3. What is the secret to balancing so many hours of rugby with your professional life?
If someone knows that secret I would pay to hear it! It certainly helps having a patient wife.

4. Can you tell us a bit about your playing career? How did you first get involved with Abbotsford?
My playing career feels like it's been an awkward wrestling match with the injury bug, but that is probably par for the course for many. I started playing rugby in grade 8 at Abby Jr. I had some great coaching and was fortunate enough to be chosen for various rep teams in high school. I went on to play football and rugby at UBC and was honoured to be chosen for the Canada U-19 rugby team. I was then recruited to the Pacific Pride (Canada U-23ish team) and made the tough decision to leave football and move to the island to join this team.

One of the messages that Clarky (David Clark) and Johnny Mac (John MacMillan) promoted at the Pride was to acquire rugby skills and knowledge from the program and head back to our home clubs to help build those organizations. I had always planned on going back to Abbotsford, but this message stuck with me and I think I've had more trouble saying no since this point. While playing in Abbotsford, stints with the Valley in the McKechnie Cup helped me get an invite to a Canada trial where I was selected for a couple of tours with the national side.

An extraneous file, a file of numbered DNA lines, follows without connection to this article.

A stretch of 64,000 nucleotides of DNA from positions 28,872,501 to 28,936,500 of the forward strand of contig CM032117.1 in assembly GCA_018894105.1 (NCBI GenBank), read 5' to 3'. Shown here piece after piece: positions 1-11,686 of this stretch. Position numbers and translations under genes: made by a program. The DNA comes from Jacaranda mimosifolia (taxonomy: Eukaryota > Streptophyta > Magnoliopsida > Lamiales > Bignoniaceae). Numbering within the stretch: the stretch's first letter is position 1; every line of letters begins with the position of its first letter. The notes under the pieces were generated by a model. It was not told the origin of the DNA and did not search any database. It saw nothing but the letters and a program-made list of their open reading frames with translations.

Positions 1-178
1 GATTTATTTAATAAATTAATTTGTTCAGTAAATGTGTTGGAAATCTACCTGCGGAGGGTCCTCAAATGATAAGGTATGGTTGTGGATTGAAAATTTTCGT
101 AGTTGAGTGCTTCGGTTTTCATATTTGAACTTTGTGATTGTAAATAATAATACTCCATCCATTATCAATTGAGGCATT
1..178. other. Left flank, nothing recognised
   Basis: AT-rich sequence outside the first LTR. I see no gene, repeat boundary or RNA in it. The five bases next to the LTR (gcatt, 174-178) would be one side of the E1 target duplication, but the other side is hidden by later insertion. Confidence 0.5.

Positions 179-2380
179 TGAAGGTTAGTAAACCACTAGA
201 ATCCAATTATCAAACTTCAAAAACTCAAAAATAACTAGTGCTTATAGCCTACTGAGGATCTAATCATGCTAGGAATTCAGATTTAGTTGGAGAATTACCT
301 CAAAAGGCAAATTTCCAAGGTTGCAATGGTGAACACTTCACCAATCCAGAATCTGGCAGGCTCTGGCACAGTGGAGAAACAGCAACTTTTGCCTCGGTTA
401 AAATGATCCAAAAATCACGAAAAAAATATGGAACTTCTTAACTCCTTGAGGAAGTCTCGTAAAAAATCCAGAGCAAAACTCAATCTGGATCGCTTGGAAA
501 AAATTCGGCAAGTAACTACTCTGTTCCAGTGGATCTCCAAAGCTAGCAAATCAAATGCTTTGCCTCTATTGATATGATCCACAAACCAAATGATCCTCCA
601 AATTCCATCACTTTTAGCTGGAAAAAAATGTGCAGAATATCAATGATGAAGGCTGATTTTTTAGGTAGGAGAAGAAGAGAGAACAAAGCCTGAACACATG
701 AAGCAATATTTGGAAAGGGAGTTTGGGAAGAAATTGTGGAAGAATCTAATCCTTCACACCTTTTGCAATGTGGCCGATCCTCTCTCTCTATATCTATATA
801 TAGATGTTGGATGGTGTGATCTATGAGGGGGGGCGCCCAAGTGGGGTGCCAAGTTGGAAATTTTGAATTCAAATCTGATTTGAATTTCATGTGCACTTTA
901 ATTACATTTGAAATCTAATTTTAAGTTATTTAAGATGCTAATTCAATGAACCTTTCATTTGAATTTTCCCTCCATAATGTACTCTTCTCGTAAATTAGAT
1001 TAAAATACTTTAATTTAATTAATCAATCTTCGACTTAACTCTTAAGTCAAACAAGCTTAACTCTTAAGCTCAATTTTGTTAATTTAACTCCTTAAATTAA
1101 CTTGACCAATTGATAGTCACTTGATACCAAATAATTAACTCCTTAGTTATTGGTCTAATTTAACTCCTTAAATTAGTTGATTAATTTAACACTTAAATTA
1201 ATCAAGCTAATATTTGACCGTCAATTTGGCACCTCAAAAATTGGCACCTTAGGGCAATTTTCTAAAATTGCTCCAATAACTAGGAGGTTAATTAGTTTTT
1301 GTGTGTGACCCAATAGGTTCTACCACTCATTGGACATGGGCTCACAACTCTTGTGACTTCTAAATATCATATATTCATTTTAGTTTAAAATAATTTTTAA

5. What positions have you played and which one is your strongest?
I think I've played every position in the backs and a couple of games at flank, but have spent most of my time knocking heads in the centres.

6. Have you ever played/coached/volunteered at another rugby club other than Abby?
I spent half a season with James Bay before officially joining the Pride and played on two separate occasions at UBC, once as a young guy and the second as an older guy working on a teaching degree. Spike's (Spence McTavish) quotes were even more classic the second time around.

7. Who is your favourite Canadian rugby player (ever)?